Surprises in the Social Progress Index Rankings
The gross domestic product (GDP) has become the primary way to evaluate how countries are doing. However, the Social Progress Index, launched in 2014 by the Social Progress Imperative, aims to provide a more comprehensive picture.
By only looking at the monetary value of goods and services produced within a country, it is easy for data to be skewed or not reflect the full picture. The GDP could be easily skewed by income inequality; consequently, developing countries with high levels of corruption or income equality would be seen as doing better than they actually are.
Purchases made on the black market and payments for cars and appliances besides original down payments are not included, even though this money is used for goods and services. Furthermore, goods produced but not necessarily sold are counted into the GDP, even if the products are sitting in a company warehouse.
The Social Progress Index looks at twelve different components within three different categories: Basic Human Needs, Foundations of Well-Being and Opportunity. In comparison with the GDP rankings, there are a few rankings that shouldn’t be a surprise: Norway, Sweden and Switzerland are the top three; all of the Scandinavian countries are in the top ten.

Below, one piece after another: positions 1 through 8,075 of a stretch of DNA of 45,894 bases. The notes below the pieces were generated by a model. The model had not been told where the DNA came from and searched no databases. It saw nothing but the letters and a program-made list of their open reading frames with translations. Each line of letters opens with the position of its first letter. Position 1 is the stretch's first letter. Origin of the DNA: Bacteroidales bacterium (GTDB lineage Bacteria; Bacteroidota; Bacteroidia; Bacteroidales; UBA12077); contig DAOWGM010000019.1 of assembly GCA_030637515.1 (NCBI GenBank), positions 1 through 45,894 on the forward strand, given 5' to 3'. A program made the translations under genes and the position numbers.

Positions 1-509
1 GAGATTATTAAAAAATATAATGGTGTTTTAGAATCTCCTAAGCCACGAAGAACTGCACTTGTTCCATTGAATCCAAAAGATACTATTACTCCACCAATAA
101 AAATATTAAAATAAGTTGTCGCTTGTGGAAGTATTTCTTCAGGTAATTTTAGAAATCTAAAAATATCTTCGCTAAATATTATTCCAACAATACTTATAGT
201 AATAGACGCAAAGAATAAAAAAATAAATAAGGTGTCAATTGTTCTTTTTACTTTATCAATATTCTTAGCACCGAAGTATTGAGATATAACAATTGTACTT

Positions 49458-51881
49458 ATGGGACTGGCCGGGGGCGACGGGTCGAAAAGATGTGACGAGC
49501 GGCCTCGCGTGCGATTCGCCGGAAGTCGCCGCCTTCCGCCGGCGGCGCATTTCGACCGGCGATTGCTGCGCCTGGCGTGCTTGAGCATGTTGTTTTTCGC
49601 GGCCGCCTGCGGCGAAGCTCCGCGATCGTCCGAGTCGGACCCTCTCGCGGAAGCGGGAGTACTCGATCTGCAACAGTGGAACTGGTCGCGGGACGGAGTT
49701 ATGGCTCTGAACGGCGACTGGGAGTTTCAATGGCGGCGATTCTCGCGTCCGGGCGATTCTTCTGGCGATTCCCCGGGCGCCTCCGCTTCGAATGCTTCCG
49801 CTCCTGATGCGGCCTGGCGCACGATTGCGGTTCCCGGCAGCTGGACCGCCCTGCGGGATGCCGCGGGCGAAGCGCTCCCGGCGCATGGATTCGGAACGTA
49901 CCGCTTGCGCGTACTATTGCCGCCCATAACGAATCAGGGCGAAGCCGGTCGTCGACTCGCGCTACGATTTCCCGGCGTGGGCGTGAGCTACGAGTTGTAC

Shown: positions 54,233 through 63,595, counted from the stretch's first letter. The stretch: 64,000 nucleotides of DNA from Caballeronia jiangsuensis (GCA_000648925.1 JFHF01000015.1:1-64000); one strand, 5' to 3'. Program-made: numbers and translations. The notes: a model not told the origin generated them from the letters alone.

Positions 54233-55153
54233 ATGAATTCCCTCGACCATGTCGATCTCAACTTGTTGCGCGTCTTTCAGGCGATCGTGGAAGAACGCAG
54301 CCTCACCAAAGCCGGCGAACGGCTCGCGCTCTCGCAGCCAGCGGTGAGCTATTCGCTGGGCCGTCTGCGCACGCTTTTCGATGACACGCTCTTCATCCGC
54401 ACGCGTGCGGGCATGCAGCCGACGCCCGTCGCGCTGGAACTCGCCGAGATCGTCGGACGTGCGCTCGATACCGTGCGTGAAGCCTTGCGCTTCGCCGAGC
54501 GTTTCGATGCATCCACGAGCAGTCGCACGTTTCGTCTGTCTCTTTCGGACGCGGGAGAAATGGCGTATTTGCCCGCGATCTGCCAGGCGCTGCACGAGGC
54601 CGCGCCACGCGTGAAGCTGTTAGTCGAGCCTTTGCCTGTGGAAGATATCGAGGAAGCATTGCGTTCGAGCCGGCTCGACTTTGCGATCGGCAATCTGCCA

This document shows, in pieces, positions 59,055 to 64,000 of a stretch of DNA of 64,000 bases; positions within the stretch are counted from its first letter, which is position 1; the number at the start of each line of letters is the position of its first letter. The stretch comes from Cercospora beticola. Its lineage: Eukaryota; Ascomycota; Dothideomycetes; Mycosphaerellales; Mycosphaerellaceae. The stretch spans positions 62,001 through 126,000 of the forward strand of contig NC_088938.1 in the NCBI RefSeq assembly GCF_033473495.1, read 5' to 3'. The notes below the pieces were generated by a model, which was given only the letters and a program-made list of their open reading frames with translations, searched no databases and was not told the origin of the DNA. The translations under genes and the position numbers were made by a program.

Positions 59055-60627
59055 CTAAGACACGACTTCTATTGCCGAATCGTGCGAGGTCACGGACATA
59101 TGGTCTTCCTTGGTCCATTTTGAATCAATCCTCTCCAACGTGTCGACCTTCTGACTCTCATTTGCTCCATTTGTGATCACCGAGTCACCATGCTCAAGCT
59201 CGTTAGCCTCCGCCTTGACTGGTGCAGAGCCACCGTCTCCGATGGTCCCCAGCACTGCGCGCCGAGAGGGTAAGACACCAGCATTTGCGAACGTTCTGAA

However, there are countries that, based on GDP, one might expect to be more highly ranked. The United States is sixteenth, China doesn’t break the top seventy and no Middle Eastern oil-producing country is ranked above 35.
Countries many consider to be more developing, such as Panama, Colombia and Malaysia, are in the top fifty countries. Ghana is ranked significantly higher than Nigeria, although they have similar GDPs.
To better understand these rankings, the Social Progress Index also includes scorecards for each country and categorizes elements of the data as either relative strengths or weaknesses.
China, for example, has many relative weaknesses in factors contributing to opportunity, including perceived criminality, political freedoms, average years women spend in school and private property rights. For the United States, freedom over life choices, maternal and child mortality rates and community safety net were among the relative weaknesses.
The Social Progress Index Rankings have much to offer organizations at all levels with regards to information and comparison building. This information can be used to help shape policy, guide partnerships and raise awareness on what can be improved in different countries.
Regardless, the Social Progress Imperative’s Social Progress Index, like other indices such as the OECD Better Life Index, raises important questions as to what individuals consider developed versus developing.
Looking at the Social Progress Index and the GDP, the differences between the more holistic Social Progress Index and the money-focused GDP are vast, thus supporting previous research and theories that place well-being at an individual or community level at equal or greater value to economic output.
Sources: Quora, Social Progress Imperative, TED